We receive a lot of questions regarding how good/bad a house Feng Shui can be. Regardless the questions arise after or before the house purchase, it is always safe to have the house analyzed by a Feng Shui consultant. In this article, we are going to discuss a house with a bad Feng Shui layout.
Figure 1 shows a period 7 North facing house. The house is built and occupied at the end of period 7. The occupants include a father, a mother, a grandmother and two sons. It is known that the grandmother was sick and passed away several years later and then the mother’s health starts to deteriorate. The youngest son deals with a long-term back problem and businesses were not smooth due to recurring theft.
There are several analyses that need to be combined together. The technicality of the analysis is outside of the scope of the article. Figure 2 below shows that the house has missing sectors (NE and SW sectors are missing). A non-rectangular/square shape house will have missing sectors and the missing energy can’t provide protection from the effect of the inauspicious stars.
Figure 3 and 4 are the flying star Qi analysis that has been narrowed down to the main rooms in the house. So, where’s the problem? In flying star, star 5 is the worst star that brings majority of bad lucks including sickness, loss of wealth, etc. Star 2 is the sickness star and star 7 is the theft/robbery star.
Let’s start with the theft problem. The main door is located at the 7-7 sector. During period 7, this is very auspicious and the business grows. However, the auspiciousness goes away after period 7 ends. Since the main door is in the theft/robbery star (star 7) section, this explains why the businesses have been continuously bothered by theft in period 8. Note: It is also important to analyze the work place Feng Shui (if it is not a home business), which is outside of the scope of this article.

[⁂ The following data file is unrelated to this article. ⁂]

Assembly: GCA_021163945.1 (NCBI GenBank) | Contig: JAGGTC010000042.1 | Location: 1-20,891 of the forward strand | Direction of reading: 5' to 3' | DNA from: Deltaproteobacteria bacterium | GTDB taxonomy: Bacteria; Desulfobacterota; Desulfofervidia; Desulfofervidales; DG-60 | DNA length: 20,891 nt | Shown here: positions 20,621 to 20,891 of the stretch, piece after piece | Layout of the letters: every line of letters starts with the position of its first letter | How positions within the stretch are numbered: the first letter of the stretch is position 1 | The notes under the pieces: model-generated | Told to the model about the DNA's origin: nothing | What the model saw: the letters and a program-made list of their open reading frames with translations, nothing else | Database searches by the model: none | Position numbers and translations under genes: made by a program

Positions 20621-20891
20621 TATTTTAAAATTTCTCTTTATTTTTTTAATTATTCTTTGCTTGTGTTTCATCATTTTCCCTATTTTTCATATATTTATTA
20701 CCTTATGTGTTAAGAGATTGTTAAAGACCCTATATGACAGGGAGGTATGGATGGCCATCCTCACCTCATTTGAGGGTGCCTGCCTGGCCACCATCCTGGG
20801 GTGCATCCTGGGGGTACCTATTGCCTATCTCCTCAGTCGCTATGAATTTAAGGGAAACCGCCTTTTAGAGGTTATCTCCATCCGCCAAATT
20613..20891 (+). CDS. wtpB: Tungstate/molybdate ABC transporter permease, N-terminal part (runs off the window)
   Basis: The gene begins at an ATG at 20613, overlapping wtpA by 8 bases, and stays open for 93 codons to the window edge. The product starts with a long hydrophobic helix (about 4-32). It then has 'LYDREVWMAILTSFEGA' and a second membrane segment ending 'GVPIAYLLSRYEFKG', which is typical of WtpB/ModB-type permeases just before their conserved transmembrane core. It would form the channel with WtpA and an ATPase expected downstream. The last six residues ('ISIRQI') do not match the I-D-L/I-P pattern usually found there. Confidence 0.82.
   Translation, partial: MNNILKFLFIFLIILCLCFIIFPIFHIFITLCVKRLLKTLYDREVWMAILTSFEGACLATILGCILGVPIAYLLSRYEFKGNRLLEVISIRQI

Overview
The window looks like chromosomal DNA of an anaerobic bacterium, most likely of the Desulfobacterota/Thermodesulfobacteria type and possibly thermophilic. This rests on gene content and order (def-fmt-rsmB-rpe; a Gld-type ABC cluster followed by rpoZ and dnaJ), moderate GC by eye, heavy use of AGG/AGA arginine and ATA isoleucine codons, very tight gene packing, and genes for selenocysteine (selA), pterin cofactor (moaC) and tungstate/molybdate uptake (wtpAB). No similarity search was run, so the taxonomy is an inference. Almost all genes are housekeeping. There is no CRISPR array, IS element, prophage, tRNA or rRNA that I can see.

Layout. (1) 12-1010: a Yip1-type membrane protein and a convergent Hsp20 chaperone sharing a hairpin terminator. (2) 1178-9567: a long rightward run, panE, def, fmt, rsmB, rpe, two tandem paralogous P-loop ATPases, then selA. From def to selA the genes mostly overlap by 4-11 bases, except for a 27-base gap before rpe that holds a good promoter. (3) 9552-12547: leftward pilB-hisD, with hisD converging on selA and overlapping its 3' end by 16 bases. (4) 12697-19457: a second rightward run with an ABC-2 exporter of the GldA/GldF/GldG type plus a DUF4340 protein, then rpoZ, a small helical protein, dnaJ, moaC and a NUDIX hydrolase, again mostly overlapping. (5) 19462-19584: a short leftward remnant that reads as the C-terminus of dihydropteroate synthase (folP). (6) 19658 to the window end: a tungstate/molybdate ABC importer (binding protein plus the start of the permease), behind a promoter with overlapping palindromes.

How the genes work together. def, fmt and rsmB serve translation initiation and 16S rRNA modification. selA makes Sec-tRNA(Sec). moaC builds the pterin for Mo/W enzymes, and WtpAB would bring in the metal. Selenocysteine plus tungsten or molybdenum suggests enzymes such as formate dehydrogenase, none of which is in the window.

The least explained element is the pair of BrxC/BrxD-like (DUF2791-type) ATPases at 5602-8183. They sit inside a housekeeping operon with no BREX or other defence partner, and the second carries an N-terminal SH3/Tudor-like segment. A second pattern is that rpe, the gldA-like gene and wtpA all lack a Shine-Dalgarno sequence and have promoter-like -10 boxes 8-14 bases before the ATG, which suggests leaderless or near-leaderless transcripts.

Next is the sickness problem. To answer this, several analyses are required. First, based on the flying star analysis, we see that most bedrooms are located in the sector with star 5 (except the back bedroom which is used by the sons). Reader can notice the star 5 locations in figure 3 and 4. They fall into the bedrooms.
The in-depth analysis (small taiji analysis) is omitted in this short article.
In figure 5, the beds are marked with the cyan/light blue rectangles. Sadly, the mother side (master bedroom’s bed) is located at star 5 and the grandmother bed (middle bedroom’s bed) is facing to star 5 direction. This bed location/direction will accentuate sickness and/or other bad lucks.
The red arrows are the regular pathway taken by all occupants to enter the house, which starts from the NW side of the garage, NW side of the kitchen and then NW side of the family room (and also enters from NW side of the master bedroom if one needs to go to the master bedroom). Figure 4 shows the NW sector contains star 2 (especially on the right side or is also known as the water star). Hence, sickness star is activated several times every time the occupants enter the house via the garage door.